Psalm 119:105 describes God’s word as a lamp to guide your steps. As you read your Bible this week, let God illuminate and direct your path.
In theatre, you may try out for the lead role & end up in the chorus. In your faith-walk, be willing to let God use you where he wants you.
I remember sitting in the rocking chair in my living room after bringing my firstborn home from the hospital. Family members were visiting from out of town, and a friend from work had stopped by to see the new arrival. At one point, though, I was in the room by myself with the baby, and I remember looking at him in my arms and thinking, “Now what?”
When you are preparing to have a baby, it can be information overload – childbirth classes, baby registries, pregnancy journals, and other women sharing their unsolicited labor horror stories. However, there’s not as much information about how to manage after the baby comes home and reality sets in.
Unfortunately, I think we often operate in that same mode when it comes to our faith journeys. This is the season when we focus on Jesus’ arrival, and people who haven’t attended church all year decide to show up out of the blue. We’ve put so much preparation into Christmas morning – decorating, gift buying, grocery shopping, travel arrangements, etc. Yet, what happens next week, or next month? What happens when family members leave to go back home, the decorations go back into boxes, and the New Year gets underway? In other words, “Now what?”
In Luke 2, we get a glimpse of the hustle & bustle surrounding Jesus’ arrival, and I’d like to point out one verse, in particular. It’s tucked in the middle of the shepherds’ story: “… Mary kept all these things in her heart and thought about them often” (Luke 2:19, NLT).
We have a choice to make. We can box up the Christmas décor and tuck away the baby Jesus figurine with the nativity set to wait for next year, or we can treasure the living Christ year-round. I encourage you to find ways to get plugged into a faith support structure. Your “Now what?” plan could mean attending a Life group, Bible study, or weekly lunch to stay connected with other believers. Or, maybe you need to start a Bible reading plan (there are gobs available free online) or begin a daily conversation with the Lord in prayer. However it works best for you, keep the Christmas miracle in your heart and think about it often.
Compared to other relationships in your life, where does your relationship with Jesus stand? (Luke 14:26)
What did it take for you “to find God,” as my friend described in this week’s story? Spend time thanking God for his direction in your life.
For more insight on putting your faith into practice, try reading the book of James. Actions don’t save us, but they highlight our beliefs.
We often talk about our spiritual lives as a journey or a walk. It’s not a one-shot deal; it’s a process. Let God mold you as he sees fit.
Sometimes I feel like a broken record, except that my kids don’t really have a frame of reference for scratched vinyl albums, so the cliché is lost on them. The point, as many parents will agree, is that I feel like my words go in one ear and out the other. I don’t talk just to hear myself speak, for cryin’ out loud!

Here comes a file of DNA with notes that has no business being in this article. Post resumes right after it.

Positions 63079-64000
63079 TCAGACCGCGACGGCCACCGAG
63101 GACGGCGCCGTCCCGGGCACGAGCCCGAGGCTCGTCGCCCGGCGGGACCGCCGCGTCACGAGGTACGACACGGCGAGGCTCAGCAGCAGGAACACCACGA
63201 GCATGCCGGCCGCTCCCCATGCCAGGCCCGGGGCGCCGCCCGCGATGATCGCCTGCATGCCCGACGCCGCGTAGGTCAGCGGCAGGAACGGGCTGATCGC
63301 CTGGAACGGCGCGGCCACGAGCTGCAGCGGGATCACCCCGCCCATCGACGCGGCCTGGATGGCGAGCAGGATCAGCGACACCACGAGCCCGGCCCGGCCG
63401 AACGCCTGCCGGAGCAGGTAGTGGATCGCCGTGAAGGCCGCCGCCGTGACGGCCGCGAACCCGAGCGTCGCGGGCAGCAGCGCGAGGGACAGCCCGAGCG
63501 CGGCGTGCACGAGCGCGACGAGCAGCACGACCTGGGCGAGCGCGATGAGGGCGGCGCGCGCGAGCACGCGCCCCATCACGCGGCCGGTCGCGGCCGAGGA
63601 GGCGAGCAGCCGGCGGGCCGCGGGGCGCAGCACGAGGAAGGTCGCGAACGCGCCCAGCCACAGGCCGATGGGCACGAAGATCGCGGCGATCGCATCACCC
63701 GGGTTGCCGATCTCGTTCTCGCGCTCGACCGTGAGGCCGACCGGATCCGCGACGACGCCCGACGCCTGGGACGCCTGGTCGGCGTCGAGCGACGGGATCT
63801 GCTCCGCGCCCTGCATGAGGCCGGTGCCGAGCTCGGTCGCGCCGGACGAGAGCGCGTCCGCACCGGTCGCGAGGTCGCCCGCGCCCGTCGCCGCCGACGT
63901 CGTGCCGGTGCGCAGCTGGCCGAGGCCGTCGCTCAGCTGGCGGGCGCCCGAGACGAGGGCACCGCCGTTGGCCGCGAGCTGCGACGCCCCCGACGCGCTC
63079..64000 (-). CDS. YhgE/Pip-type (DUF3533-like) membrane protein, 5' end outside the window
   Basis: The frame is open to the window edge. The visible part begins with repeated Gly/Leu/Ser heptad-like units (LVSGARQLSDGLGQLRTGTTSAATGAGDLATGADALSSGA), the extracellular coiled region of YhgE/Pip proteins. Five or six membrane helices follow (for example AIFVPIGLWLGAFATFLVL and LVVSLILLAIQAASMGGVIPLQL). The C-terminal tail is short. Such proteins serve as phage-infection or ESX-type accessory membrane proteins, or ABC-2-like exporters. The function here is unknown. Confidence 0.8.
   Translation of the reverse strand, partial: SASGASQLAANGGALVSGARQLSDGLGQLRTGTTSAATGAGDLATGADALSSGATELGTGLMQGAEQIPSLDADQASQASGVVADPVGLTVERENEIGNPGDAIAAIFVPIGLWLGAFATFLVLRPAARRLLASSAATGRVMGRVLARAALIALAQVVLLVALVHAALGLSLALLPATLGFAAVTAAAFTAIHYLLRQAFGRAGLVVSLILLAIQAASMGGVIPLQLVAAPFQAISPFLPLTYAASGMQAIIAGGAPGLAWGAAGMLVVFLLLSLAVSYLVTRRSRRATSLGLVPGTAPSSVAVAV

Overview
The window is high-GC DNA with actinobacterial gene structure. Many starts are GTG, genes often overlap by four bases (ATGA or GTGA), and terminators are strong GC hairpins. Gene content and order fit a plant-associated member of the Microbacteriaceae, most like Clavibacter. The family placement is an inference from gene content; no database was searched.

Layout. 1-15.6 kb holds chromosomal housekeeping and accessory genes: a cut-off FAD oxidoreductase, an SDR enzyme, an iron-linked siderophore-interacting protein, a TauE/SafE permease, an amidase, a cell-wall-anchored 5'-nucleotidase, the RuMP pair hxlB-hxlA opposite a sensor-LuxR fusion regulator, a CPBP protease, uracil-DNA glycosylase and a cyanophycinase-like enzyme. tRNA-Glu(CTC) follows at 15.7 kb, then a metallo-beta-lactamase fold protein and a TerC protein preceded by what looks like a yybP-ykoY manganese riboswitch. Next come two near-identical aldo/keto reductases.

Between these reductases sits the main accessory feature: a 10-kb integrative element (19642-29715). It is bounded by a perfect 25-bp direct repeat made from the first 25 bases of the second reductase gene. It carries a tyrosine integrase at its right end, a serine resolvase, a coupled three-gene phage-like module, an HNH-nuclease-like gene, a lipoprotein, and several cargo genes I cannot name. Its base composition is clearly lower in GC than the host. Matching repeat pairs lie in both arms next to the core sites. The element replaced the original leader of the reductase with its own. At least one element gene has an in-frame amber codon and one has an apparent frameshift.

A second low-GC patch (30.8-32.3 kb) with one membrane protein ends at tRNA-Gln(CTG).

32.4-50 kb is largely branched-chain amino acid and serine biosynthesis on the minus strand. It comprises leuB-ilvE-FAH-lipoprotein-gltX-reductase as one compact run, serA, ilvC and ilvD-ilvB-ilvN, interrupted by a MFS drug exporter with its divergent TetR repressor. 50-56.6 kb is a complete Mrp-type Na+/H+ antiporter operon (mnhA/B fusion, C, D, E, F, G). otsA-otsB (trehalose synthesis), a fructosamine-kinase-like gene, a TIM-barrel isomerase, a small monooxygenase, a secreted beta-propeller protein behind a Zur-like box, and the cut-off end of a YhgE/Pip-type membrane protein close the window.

Sometimes I wonder if God feels the same way about us. He communicates with us through his word, the Bible. He also communicates through messengers, like the sermon on Sunday morning, a worship song on the radio, or a godly friend’s counsel. He communicates through prayer and the nudges of the Holy Spirit on our hearts. Case in point: Have you ever heard a particularly poignant sermon that echoed something that had been on your heart for a while, and then a song came on the radio that was spot-on about what you were dealing with? Lo and behold, you open your Bible later and seemingly coincidentally stumble upon a passage that reiterates everything God has been trying to tell you?
God is so patient with us; isn’t he? In 2 Timothy 3:16-17, Paul explains that scripture comes from God’s inspiration, and it is not only useful to teach us, but also to redirect us, point out our mistakes, and build character. All of these things, in turn, work together to equip us to do the work that God calls us to do. Think back to when you started your current job: you might have attended an orientation, gone through training, perhaps even had a mentor. You probably weren’t an expert on Day One; it took time to learn the ropes.
Our spiritual journey is not much different. We have ample training opportunities through church and studying the Bible. You can build mentorship connections through Life groups. You can gain on-the-job training by serving in a ministry. Even people who have walked with the Lord for decades will admit that they have much to learn, but each day should find us growing closer and closer to the Lord. Check out Philippians 1:6 – God is in the business of finishing projects, and how wonderful for us that he never throws in the towel!
Isaiah 55:11 reminds us that God’s word will not return empty-handed; he speaks to be heard, and he communicates with us in order to bring us into a deeper relationship with himself. Are you listening?
Wherever? Are there places you frequent day-to-day where Jesus is not welcome to join you? What would change if he came along?
(I got a little bit behind, sorry!) 🙂
(Sunday) Wherever? Write down a list of places (local, abroad, etc.) where you would not be willing to go. Will you entrust that list to the Lord?
(Monday) Whenever? What loose ends do you feel like you need to wrap up before you can be serious about your faith-walk? What’s more important?